So, maybe I could hack up something like:

source /bin/find_host_port; export HOST_CFG=`echo $HOST_CFG|tr -d [:space:]`; /bin/add_line.....

Ok, I’m not sure where that variable is actually coming from looking at the code and ENV vars. Is it set somewhere else in your app maybe? Part of the scirpt.sh? It may be you need to export those variables to make them available.

I think this could work. Look here at the before.sh in the Jupyter app and I think you can use the export here to set this correctly.

Thanks. I’ll take a look at that larger example. The line I put in actually did get the container running so it fixed up the original issue. There’s still something funky with the nodeport that’s being created as I can’t connect to the host on that port.

Definitely something up with the way the ondemand pod/service is being set up such that I can’t reach the nodeport on the k8s host. IPtables is blocking it, so something didn’t get created right and I’m not really seeing it.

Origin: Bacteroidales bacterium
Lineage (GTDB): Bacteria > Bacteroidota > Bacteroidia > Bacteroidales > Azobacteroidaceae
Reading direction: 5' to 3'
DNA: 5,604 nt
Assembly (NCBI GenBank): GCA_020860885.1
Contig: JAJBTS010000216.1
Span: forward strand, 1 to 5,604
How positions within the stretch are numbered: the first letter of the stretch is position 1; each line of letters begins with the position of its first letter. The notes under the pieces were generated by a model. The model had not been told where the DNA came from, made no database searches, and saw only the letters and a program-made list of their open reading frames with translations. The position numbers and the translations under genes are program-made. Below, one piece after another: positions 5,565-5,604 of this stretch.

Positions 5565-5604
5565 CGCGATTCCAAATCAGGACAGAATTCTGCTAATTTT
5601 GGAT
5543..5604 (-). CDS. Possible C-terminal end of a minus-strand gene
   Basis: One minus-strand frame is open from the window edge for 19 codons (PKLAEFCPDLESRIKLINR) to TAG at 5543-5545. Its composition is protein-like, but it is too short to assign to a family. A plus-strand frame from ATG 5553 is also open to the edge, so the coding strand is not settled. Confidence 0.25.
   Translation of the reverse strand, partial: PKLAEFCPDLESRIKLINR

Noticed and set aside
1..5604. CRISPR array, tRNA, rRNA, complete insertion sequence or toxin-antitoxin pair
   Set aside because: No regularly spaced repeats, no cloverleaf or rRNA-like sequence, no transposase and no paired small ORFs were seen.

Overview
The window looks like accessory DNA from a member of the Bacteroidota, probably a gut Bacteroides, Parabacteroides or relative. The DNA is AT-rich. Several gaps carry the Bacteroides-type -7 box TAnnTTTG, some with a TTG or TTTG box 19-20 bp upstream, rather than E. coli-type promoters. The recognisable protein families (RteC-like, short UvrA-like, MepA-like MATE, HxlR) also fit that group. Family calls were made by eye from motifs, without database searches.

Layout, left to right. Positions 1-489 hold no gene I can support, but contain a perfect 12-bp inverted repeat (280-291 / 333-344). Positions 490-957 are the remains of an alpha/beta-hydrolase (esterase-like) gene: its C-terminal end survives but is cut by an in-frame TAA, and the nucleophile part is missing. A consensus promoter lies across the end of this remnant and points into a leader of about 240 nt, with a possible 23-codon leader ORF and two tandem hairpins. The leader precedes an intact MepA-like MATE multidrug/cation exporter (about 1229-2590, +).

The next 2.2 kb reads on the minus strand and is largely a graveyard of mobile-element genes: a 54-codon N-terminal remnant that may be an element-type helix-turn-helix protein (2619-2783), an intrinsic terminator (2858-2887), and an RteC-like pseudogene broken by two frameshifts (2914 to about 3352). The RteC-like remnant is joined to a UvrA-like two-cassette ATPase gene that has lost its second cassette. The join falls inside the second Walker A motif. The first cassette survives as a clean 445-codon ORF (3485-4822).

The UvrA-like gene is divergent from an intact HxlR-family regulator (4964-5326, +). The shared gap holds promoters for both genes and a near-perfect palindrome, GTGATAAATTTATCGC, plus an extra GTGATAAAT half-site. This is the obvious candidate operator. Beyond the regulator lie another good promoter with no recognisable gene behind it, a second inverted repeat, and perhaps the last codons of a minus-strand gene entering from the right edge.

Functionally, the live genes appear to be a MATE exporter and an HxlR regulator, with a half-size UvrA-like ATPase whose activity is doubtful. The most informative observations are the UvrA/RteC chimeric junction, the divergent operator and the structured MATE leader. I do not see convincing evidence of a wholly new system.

For example, if I have a simple pod/service setup:

apiVersion: v1
kind: Pod
    app.kubernetes.io/name: test
  name: test
  namespace: default
  - image: rancher/hello-world
    imagePullPolicy: Always
    name: container-0
    - containerPort: 80
      protocol: TCP
  restartPolicy: Always
apiVersion: v1
kind: Service
  name: myport
  type: NodePort
    app.kubernetes.io/name: test
    - protocol: TCP
      port: 80

This gets created fine and if I open a browser to the host:port I get the test web page.

When launching with OnDemand, I see the service being created, the jupyter session is running and all that, but I can’t get to it (just hangs and times out). Just to see what’s up I logged in on the console of the kubernetes node and I can reach jupyter. Something in the way the networking is being set up in the yaml is not quite right.